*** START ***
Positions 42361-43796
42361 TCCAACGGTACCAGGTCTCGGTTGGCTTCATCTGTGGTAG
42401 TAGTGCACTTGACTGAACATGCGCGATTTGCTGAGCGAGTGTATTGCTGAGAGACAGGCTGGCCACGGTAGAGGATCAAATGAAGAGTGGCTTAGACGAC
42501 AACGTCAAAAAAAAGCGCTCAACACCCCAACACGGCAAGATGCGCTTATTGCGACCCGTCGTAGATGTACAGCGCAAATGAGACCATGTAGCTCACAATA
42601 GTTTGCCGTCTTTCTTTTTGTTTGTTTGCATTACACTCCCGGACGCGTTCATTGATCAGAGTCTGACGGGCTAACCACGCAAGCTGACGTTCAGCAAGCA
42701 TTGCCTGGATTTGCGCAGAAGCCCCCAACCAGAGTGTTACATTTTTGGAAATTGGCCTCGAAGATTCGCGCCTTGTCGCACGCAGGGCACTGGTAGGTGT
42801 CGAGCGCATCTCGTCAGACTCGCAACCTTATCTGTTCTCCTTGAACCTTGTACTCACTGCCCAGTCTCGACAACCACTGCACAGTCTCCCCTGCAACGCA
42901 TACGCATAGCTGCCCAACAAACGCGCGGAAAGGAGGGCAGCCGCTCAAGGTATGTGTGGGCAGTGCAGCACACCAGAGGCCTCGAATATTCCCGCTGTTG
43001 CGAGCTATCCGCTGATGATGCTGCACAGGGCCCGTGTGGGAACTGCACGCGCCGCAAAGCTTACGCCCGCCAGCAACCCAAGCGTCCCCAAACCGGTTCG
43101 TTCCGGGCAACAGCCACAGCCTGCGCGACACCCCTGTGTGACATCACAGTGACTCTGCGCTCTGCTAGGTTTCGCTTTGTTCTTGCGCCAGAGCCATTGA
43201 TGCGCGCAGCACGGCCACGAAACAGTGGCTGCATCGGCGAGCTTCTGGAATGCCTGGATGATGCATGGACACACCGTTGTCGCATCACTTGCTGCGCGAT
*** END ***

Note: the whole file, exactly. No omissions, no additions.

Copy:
Positions 42361-43796
42361 TCCAACGGTACCAGGTCTCGGTTGGCTTCATCTGTGGTAG
42401 TAGTGCACTTGACTGAACATGCGCGATTTGCTGAGCGAGTGTATTGCTGAGAGACAGGCTGGCCACGGTAGAGGATCAAATGAAGAGTGGCTTAGACGAC
42501 AACGTCAAAAAAAAGCGCTCAACACCCCAACACGGCAAGATGCGCTTATTGCGACCCGTCGTAGATGTACAGCGCAAATGAGACCATGTAGCTCACAATA
42601 GTTTGCCGTCTTTCTTTTTGTTTGTTTGCATTACACTCCCGGACGCGTTCATTGATCAGAGTCTGACGGGCTAACCACGCAAGCTGACGTTCAGCAAGCA
42701 TTGCCTGGATTTGCGCAGAAGCCCCCAACCAGAGTGTTACATTTTTGGAAATTGGCCTCGAAGATTCGCGCCTTGTCGCACGCAGGGCACTGGTAGGTGT
42801 CGAGCGCATCTCGTCAGACTCGCAACCTTATCTGTTCTCCTTGAACCTTGTACTCACTGCCCAGTCTCGACAACCACTGCACAGTCTCCCCTGCAACGCA
42901 TACGCATAGCTGCCCAACAAACGCGCGGAAAGGAGGGCAGCCGCTCAAGGTATGTGTGGGCAGTGCAGCACACCAGAGGCCTCGAATATTCCCGCTGTTG
43001 CGAGCTATCCGCTGATGATGCTGCACAGGGCCCGTGTGGGAACTGCACGCGCCGCAAAGCTTACGCCCGCCAGCAACCCAAGCGTCCCCAAACCGGTTCG
43101 TTCCGGGCAACAGCCACAGCCTGCGCGACACCCCTGTGTGACATCACAGTGACTCTGCGCTCTGCTAGGTTTCGCTTTGTTCTTGCGCCAGAGCCATTGA
43201 TGCGCGCAGCACGGCCACGAAACAGTGGCTGCATCGGCGAGCTTCTGGAATGCCTGGATGATGCATGGACACACCGTTGTCGCATCACTTGCTGCGCGAT